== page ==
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Joseph Beuys’ blackboards, thinking for expulsion.

November 25, 2010

Do they still use blackboards in schools? Possibly, they won’t be around forever.

Regardless of the ‘ground’, these temporary images are a epicentre for densely packed information and imprecise fast moving illustrations. To me they externally visualise a thinking out-loud, create multiple arrangements on the 2d surface that can be an aid spanning age gaps, knowledge gaps and many ‘communication’ gaps. For some reason, this speeded up pace of creation can pull the work out of the clichés over analysis can achieve. Especially, if you are the type to finalise an art work (in your minds-eye, for example) before the visual try outs. The vast array of imagery we have on the internet (in blogs) creates an image repetition in society which can be riddled with ideas which start to very simply assume it is an ‘artistic’ image.

As Siri Hustvedt writes in The Mysteries of the Rectangle,  the cliché: is not that its necessarily a bad idea, the cliché is a good idea poorly done..*

*This exists as a misquoted for now as the book has no index! (do I attack the publishers?), after two scans and rereads of the book, it will have to wait til post-blog publication; I know the world will hold its breath for the correction].

Joseph Beuys (1921-1986), extremely influential artist, whose artistic endeavours spanned political boundaries and worked with social idealist tendencies, a feeling for that I think remains in these blackboards. These were real teachings, of a different nature, not yet on the curriculum, though I am sure the government have plans (ignoring his teaching position dismissal for wanting to except ANY student into the arts courses). Beuys’ teachings inspired idealistic thoughts that anyone can be an artist and advocated art for all. These statements are perfectly debatable or ambiguous in their meaning: pointing out that through the idealistic statement he highlighted the actual difficulty and real rigour it takes to be called an ‘artist’.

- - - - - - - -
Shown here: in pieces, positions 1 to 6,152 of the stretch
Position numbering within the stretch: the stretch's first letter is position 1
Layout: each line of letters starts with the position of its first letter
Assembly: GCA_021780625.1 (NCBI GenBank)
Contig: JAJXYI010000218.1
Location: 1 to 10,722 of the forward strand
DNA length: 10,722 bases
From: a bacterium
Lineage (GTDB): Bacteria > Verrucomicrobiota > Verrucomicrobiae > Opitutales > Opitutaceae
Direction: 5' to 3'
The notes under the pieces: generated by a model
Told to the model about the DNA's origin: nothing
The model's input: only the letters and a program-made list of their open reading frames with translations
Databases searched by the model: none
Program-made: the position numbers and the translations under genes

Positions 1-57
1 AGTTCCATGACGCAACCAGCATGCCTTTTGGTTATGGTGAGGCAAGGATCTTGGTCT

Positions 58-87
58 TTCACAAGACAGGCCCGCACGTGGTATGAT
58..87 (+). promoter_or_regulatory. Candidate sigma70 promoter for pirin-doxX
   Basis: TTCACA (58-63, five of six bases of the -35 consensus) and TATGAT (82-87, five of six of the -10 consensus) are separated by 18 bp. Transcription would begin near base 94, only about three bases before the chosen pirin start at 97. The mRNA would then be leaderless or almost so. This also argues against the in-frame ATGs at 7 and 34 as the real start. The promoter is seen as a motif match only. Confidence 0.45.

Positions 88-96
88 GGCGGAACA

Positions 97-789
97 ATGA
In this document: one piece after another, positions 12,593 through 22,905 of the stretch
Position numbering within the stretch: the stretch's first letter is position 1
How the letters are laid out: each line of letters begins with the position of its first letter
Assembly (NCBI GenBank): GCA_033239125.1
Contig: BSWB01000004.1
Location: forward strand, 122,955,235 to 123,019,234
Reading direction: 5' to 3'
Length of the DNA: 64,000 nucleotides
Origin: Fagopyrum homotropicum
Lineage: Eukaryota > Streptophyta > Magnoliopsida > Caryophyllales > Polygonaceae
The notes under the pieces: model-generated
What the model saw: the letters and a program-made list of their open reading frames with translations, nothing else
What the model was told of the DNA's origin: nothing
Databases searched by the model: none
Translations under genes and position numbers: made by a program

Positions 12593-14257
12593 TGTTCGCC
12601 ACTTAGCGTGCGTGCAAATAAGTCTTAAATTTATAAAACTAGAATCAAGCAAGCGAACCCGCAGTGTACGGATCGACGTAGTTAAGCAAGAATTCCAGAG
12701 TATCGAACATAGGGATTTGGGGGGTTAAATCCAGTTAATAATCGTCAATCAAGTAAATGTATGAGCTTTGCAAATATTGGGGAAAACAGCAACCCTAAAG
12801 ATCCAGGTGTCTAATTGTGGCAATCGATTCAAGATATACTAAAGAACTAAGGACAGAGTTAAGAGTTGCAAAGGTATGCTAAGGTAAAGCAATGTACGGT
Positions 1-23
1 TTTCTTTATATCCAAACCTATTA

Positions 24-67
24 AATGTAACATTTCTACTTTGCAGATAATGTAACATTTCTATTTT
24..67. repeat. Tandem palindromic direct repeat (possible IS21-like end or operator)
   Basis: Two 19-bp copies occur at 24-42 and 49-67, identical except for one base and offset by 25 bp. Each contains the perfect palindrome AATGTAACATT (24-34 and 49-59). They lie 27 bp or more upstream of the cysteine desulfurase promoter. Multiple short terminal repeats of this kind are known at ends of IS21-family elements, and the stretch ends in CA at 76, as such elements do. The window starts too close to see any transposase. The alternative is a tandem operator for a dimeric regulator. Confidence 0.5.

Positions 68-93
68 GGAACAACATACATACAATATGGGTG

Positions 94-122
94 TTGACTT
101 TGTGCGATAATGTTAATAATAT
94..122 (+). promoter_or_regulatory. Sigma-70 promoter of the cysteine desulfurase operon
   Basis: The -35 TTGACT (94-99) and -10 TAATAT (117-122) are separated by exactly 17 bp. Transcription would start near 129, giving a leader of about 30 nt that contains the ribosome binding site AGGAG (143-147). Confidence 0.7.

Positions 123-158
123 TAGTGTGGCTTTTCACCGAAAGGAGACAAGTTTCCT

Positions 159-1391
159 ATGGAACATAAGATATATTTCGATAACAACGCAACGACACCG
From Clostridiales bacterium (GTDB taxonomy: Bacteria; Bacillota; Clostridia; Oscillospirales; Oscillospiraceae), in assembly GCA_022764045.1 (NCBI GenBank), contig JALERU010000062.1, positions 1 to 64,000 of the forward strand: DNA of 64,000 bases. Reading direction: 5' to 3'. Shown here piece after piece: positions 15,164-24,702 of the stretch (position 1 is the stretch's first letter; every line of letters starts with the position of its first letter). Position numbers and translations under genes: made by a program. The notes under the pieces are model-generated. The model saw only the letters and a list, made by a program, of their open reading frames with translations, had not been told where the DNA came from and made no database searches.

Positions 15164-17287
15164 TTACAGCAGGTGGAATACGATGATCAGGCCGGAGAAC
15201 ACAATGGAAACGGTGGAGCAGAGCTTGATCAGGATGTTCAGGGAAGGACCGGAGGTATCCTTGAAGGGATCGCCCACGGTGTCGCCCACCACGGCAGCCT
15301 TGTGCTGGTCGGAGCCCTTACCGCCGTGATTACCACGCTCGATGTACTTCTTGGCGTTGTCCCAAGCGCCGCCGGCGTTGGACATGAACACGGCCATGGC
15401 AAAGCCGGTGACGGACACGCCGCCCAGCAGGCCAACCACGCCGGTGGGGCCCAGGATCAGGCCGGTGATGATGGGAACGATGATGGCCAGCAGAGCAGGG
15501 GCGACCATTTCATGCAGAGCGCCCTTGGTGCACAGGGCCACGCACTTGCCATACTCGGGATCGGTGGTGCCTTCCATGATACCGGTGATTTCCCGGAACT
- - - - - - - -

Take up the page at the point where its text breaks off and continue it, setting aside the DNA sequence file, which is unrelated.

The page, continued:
Seems it is lovable and just to call a child an artist, but something wholly different for the adult world. Looking again at the blackboards and sketchbook images posted (and to be posted) we sense the thirst for knowledge, the need for real communication with the audience and the expulsion of human energy not yet in any precise form neatly articulated or packaged.

Now to find some chalk and blackboard spray fixative.



Short article in an Australian Arts and Entertainment site called the Blurb (’08).

4 Comments leave one →
  1. November 28, 2010 8:25 pm

    I love your blog post, so interesting. Have you heard of the artist John Cage, i think he might interest you too. You should take a look at my blog, I don’t seem to find all that many art blogs!

    • December 10, 2010 11:53 pm

      Yes, the Black Mountain College had my interest for a certain time for a certain idea. It is true what you say about art blogs -is it elitism keeping numbers down? Naa.

  2. December 17, 2010 9:24 pm

    great post, thanks for sharing

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